Business activity in the U.S. Midwest expanded in December at a faster rate than expected, while hiring picked up a bit to reflect rising levels of new orders, a report showed on Thursday.

The National Association of Purchasing Management-Chicago business barometer fell to 61.5 from 61.7 in November, but exceeded the median forecast of 60.1. A reading above 50 indicates expansion in the sector.

"This is a very strong report overall, reflecting of the manufacturing sector rebounding through the fourth quarter," said Richard DeKaser, chief economist at National City Corp. in Cleveland, Ohio.

The employment component of the index rose to 51.7 from 50.3 in November. Prices paid eased to 83.8 from 94.1 in November, which was a 26-year high, and new orders rose to 66.7 from 61.6.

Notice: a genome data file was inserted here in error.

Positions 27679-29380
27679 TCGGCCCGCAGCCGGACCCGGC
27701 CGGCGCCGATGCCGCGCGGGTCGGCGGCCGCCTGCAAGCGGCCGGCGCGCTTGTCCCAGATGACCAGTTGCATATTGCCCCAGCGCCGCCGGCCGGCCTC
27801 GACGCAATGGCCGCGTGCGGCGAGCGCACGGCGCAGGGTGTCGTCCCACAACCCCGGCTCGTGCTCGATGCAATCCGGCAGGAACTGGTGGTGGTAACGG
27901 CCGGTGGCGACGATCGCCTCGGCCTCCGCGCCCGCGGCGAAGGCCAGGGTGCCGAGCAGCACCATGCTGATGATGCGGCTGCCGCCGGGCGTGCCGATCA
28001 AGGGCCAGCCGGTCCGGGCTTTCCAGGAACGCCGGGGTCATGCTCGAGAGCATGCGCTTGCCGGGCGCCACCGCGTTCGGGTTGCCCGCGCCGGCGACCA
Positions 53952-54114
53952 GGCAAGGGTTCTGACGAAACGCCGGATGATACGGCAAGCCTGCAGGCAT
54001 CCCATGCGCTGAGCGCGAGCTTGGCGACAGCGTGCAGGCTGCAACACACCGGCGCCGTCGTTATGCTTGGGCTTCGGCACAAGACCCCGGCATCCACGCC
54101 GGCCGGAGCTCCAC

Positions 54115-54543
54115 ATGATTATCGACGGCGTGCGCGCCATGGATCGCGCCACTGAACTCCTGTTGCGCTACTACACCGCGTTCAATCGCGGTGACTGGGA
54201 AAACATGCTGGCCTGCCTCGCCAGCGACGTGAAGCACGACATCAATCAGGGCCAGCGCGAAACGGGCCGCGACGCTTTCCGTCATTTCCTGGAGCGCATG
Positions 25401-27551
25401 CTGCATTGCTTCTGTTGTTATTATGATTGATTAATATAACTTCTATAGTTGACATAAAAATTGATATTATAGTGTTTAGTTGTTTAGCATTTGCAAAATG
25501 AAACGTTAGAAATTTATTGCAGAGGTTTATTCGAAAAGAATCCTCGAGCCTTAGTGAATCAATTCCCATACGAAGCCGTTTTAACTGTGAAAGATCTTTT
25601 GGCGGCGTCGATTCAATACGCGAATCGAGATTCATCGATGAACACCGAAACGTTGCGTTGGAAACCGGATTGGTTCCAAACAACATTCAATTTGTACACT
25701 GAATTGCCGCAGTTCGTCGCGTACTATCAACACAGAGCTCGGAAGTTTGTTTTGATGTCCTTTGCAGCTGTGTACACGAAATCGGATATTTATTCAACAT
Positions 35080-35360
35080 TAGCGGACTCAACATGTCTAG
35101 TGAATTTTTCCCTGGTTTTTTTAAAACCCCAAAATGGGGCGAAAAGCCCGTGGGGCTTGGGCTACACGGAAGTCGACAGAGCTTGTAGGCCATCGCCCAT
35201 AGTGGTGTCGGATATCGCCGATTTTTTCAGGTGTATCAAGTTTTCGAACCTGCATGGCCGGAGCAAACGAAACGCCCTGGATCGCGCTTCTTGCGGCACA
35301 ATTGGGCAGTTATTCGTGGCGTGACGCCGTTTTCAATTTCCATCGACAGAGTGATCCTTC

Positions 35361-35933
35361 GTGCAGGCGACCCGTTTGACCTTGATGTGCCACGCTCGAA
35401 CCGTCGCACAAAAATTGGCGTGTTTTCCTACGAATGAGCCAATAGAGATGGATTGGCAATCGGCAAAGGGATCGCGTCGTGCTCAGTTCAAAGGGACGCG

Many view the NAPM-Chicago as an industrial indicator, even though service firms are also polled, because the Chicago region is relatively industrialized.

"From an economic perspective, it tells us that we are still having a fairly solid growth in both manufacturing and the overall outlook in the near term," said John Shin, senior economist at Lehman Brothers.

The benchmark 10-year Treasury note yield rose marginally on the report and its suggestion of a strong manufacturing economy, while equities prices were up slightly.

Short-term rate futures slipped to show more chance that the Federal Reserve will keep its string of rate hikes going in the new year.